Two Cases of Acute Compartment Syndrome as Complication of Transradial Approach in STEMI: What Can Go Wrong and Lesson Learnt
Keywords:compartment syndrome, complication, percutaneous coronary intervention, transradial approach
Background: Some studies showed the transradial approach (TRA) to be superior in terms of reducing bleeding complications and is related with lower 30-day mortality in patients with ST-elevation myocardial infarction (STEMI), while maintaining equal rates of TIMI 3 flow and procedural success. Nevertheless, TRA still present with a variety of complication, such as forearm hematoma and acute compartment syndrome, requiring a prompt surgical approach. Here, we present 2 cases of successfully managed acute compartment syndrome following primary Percutaneous Coronary Intervention (PCI) after STEMI.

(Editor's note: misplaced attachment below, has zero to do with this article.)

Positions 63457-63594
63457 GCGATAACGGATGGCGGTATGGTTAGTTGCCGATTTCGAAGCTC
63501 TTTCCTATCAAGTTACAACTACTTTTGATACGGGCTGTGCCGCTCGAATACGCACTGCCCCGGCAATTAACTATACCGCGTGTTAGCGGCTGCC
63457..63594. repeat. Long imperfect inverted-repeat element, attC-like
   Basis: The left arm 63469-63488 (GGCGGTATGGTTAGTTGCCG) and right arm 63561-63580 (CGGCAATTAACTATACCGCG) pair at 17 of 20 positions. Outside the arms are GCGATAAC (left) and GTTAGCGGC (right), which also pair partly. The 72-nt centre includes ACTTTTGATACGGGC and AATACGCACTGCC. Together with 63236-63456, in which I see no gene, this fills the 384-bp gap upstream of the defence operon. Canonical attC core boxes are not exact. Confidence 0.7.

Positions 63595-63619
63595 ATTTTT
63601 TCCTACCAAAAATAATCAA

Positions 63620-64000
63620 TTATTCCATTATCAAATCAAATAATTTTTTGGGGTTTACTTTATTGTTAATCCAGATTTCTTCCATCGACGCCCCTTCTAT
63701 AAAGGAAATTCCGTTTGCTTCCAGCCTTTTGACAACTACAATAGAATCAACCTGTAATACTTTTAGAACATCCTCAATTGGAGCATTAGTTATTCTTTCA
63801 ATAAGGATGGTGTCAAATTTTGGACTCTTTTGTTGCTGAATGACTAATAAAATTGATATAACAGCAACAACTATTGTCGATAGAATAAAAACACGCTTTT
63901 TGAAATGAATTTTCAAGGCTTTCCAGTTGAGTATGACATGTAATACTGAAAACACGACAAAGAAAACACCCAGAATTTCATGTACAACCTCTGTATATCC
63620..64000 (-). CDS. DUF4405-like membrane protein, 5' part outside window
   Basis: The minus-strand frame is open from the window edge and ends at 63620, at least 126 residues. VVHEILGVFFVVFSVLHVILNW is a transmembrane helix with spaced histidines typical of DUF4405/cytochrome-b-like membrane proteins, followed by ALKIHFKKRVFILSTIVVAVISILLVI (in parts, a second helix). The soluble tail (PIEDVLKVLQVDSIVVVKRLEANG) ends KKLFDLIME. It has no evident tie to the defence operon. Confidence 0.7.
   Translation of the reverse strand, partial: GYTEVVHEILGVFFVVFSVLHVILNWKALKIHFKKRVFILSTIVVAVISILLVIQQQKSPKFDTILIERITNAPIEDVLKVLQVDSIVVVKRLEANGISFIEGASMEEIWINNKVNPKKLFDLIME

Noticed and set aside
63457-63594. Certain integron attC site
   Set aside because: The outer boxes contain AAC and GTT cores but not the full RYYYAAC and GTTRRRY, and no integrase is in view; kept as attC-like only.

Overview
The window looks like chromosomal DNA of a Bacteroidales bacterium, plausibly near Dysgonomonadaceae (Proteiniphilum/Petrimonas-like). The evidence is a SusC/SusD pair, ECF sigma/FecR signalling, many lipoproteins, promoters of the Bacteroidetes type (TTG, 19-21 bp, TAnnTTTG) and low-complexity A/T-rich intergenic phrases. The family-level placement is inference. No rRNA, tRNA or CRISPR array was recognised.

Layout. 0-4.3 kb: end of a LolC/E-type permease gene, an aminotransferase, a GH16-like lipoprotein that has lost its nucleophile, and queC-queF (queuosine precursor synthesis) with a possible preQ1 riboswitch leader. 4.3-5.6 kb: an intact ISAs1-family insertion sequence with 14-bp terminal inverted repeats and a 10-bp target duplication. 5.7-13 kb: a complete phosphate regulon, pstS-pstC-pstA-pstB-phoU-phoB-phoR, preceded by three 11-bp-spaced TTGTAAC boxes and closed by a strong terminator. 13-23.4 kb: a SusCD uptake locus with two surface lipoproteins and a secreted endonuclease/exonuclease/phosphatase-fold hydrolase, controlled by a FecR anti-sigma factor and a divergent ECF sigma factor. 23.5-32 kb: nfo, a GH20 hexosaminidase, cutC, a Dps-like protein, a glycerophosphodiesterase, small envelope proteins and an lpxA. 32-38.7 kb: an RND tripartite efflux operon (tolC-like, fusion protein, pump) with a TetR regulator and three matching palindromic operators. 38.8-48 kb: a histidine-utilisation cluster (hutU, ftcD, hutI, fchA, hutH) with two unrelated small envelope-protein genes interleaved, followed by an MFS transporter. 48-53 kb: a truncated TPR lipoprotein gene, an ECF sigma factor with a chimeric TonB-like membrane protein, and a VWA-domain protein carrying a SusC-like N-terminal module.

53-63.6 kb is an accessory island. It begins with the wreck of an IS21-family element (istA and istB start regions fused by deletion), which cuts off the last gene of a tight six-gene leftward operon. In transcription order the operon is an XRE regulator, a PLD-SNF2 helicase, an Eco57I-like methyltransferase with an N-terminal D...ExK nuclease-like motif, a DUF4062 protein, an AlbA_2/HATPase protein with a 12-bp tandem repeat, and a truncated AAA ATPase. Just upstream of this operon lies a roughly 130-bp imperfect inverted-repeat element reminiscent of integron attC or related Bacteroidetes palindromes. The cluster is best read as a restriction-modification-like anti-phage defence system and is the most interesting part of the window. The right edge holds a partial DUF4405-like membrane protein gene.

Case Presentation: First patient, male, 42-year-old, transported to Siloam Diagram Heart Hospital with anterior STEMI with an onset of 6 hours. He has a history of hypertension and is an ex-smoker. Electrocardiography (ECG) shows elevation in ST segment leads V1-V4. The second patient, male, 62-year-old, came with an extensive STEMI with an onset of 13 hours. He is an active smoker with no history of chronic diseases. ECG shows RBBB and ST elevation in lead V2-V6, I, and aVL. Both underwent primary PCI procedures and developed forearm hematoma with compartment syndrome.
Management and Results: The first case was related to a laceration of the radial artery, and the second case was related to the compression band being positioned incorrectly in relation to the actual arteriotomy location. Both are successfully managed with a surgical approach with no neuromusculovascular sequelae.
Conclusion: CS might occur as a complication after the procedure caused by many conditions. Early recognition is essential to prevent neuromusculovascular complications.
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